The result is that the computational world is suddenly more complex. Not only are there CPUs of every type and variety, there are also now GPUs for data parallel workloads. Just as the computational power of these products varies, so does the programmability and the range of workloads for which they are suitable. Parallel computing devices such as GPUs, Cell and Niagara tend to be hit or miss – they are all hopeless for any single threaded application and frequently are poor performers for extremely branch-intensive, unpredictable and messy integer code, but for sufficiently parallel problems they outperform the competition by factors of ten or a hundred. Niagara and general purpose CPUs are more flexible, while GPUs are difficult to use with more sophisticated data structures and the Cell processor is downright hostile to programmers.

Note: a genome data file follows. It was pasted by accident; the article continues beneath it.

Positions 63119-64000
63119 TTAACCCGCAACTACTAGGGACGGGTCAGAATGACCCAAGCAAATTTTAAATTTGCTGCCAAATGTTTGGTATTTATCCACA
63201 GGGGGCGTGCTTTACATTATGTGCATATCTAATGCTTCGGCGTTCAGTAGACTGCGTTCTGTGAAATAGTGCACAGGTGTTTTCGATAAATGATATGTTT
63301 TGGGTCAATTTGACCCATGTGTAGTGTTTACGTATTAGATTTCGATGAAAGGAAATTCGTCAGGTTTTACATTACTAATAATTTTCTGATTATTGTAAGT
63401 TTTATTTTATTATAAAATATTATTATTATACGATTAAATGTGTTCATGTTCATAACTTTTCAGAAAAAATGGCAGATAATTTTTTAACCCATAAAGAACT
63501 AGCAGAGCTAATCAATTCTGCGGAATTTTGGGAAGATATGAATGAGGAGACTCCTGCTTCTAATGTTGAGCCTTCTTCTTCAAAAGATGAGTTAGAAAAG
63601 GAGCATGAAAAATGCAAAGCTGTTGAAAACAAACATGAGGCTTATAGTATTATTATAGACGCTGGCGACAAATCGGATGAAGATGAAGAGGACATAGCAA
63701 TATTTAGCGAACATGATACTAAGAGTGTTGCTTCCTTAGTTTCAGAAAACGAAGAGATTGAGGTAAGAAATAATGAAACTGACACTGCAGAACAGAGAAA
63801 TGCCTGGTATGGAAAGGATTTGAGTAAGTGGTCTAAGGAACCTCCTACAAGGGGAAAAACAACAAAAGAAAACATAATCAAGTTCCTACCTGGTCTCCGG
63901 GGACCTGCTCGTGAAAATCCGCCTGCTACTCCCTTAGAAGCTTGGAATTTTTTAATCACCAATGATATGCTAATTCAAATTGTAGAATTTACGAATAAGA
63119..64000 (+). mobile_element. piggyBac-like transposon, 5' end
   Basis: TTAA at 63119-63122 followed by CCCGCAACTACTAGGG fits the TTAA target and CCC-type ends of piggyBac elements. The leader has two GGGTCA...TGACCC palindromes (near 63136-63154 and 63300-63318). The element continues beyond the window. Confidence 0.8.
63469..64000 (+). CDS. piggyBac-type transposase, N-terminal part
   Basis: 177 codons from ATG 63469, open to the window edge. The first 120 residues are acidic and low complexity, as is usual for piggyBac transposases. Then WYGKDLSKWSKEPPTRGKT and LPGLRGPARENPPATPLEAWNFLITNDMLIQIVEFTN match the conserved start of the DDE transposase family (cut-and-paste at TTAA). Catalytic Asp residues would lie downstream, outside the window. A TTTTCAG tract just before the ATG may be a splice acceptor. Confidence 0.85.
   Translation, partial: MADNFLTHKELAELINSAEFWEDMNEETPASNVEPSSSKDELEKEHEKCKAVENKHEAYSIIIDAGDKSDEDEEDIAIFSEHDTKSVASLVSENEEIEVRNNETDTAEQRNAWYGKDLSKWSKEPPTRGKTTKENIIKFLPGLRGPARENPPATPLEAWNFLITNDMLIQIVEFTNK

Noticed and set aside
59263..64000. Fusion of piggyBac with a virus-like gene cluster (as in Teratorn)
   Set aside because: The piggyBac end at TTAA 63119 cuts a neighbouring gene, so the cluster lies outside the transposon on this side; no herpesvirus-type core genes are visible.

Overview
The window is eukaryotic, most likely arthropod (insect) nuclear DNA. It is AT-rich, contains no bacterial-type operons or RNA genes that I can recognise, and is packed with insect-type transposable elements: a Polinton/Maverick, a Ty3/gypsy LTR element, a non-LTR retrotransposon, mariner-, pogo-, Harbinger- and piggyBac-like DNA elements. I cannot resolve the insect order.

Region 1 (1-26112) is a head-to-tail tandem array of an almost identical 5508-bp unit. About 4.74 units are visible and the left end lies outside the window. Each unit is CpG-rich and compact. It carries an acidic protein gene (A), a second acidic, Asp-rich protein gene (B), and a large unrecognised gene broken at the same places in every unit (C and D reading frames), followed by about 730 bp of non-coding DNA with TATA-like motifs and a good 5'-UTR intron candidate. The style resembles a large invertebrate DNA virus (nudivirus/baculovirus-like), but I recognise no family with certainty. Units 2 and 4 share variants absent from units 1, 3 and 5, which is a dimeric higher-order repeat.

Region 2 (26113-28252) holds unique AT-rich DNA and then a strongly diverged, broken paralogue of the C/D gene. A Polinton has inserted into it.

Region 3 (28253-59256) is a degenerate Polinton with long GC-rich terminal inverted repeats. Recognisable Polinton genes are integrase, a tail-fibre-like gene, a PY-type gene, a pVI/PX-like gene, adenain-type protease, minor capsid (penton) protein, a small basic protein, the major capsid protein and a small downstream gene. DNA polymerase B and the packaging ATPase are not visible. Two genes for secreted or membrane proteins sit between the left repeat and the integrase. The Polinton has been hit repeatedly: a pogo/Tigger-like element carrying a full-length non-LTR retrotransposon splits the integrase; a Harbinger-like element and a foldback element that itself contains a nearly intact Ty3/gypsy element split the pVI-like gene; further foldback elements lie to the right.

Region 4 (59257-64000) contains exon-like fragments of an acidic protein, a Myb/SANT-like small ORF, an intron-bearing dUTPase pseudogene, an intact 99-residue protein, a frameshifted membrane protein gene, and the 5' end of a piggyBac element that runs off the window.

Ironically, of the two GPU vendors NVIDIA turned out to have the most comprehensive and consistent approach to general purpose computation – despite the fact that (or perhaps because) ATI was purchased by a CPU company. This article focuses exclusively on the computational aspects of NVIDIA’s GPUs, specifically CUDA and the recently released GT200 GPU which is used across the GeForce, Tesla and Quadro product lines. We will not delve into the intricacies of the modern 3D pipeline as represented by DX10 and OpenGL 2.1, except to note that these are alternative programming models that can be mapped to CUDA.
NVIDIA GT200's parallel architecture investigated
Posted on Sunday, Sep 14 2008 @ 12:16 CEST by Thomas De Maesschalck